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The Beginnings of the End Game of LTTE - Page 3

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The Beginnings of the End Game of LTTE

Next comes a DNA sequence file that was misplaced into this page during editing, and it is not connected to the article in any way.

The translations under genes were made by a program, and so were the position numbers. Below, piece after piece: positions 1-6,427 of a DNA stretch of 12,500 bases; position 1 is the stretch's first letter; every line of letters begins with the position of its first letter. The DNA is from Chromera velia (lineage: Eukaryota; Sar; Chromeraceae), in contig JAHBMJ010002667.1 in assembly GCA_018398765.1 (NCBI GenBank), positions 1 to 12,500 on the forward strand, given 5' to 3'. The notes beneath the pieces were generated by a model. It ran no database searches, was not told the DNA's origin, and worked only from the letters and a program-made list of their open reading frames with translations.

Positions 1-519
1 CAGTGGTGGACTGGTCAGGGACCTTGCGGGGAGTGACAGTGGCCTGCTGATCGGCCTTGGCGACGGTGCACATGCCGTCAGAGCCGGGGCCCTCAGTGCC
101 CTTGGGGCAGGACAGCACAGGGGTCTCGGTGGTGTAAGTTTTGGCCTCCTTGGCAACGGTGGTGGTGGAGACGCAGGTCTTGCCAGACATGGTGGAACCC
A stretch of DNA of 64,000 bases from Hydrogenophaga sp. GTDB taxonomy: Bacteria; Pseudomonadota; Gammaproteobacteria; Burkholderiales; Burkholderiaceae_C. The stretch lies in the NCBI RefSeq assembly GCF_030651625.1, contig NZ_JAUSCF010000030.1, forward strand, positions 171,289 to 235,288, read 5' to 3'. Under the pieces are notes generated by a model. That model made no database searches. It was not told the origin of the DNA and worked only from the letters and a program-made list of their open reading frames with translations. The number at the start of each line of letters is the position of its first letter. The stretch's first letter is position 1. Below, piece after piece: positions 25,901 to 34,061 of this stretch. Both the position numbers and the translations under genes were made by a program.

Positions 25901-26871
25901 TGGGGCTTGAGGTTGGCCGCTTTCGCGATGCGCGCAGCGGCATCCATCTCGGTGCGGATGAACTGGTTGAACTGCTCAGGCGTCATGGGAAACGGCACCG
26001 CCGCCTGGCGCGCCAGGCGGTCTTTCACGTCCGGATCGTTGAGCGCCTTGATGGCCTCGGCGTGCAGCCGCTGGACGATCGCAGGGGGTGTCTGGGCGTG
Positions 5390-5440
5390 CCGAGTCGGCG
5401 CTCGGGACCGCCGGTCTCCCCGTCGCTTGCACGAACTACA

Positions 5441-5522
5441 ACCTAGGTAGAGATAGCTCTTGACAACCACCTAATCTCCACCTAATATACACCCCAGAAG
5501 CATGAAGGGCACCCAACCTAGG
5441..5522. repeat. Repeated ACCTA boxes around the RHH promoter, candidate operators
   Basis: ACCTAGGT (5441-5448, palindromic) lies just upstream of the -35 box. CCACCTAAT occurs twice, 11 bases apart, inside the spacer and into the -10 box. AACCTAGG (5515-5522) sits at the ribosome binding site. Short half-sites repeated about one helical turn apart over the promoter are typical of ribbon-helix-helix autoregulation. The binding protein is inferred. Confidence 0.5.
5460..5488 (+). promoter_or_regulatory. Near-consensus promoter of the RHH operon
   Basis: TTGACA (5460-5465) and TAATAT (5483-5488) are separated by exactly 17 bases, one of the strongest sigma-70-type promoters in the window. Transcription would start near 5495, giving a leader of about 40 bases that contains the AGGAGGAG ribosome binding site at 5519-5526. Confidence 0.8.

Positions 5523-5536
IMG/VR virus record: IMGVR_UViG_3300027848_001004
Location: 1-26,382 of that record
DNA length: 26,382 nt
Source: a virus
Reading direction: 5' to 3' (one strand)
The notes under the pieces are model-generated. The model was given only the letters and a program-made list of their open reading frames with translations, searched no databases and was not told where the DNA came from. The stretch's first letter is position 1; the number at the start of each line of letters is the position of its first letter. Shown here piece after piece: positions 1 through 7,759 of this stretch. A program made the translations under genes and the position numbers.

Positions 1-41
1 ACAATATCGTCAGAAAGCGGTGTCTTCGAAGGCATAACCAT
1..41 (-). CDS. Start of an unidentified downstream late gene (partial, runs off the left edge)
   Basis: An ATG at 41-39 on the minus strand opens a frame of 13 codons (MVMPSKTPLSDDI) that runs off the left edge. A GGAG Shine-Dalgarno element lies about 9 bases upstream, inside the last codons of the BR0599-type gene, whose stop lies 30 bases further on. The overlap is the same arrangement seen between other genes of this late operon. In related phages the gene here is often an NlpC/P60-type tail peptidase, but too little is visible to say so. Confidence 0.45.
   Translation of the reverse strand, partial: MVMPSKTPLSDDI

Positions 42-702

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In theory this narrow frontage may have ensured a high local FFR but in exchange it posed a number of important problems. The front was so narrow that enfilading fire from German positions on either flank had the ability to sweep the entire penetration corridor thus interfering with British resupply and reducing the freedom to manoeuvre. The narrow frontage forced the British to form the three divisions one behind the other rather than bringing all three into action simultaneously. Perhaps more important, it created serious congestion in the British rear where assembly areas and approach routes were located. This made combined arms integration much harder since it is common practice to position artillery to the rear. In principle combined arms fire and movement should have been employed to maintain suppression while the attackers made first contact with the enemy. However it was not to be.  The attack by then had moved beyond the reach of the British batteries and the congestion in the march columns had kept the artillery from moving forward into supporting range to sustain the creeping barrage. With no artillery support forthcoming an attempt was made for a second saturation bombing later during the day, but the massive air effort earlier during the day had left the air forces unable to respond quickly to a new mission. Despite small scale CAS type sorties the failure of a breakthrough was inevitable because sustained suppressive fires of the kind needed to screen an extended advance in massed formations over open ground were unavailable.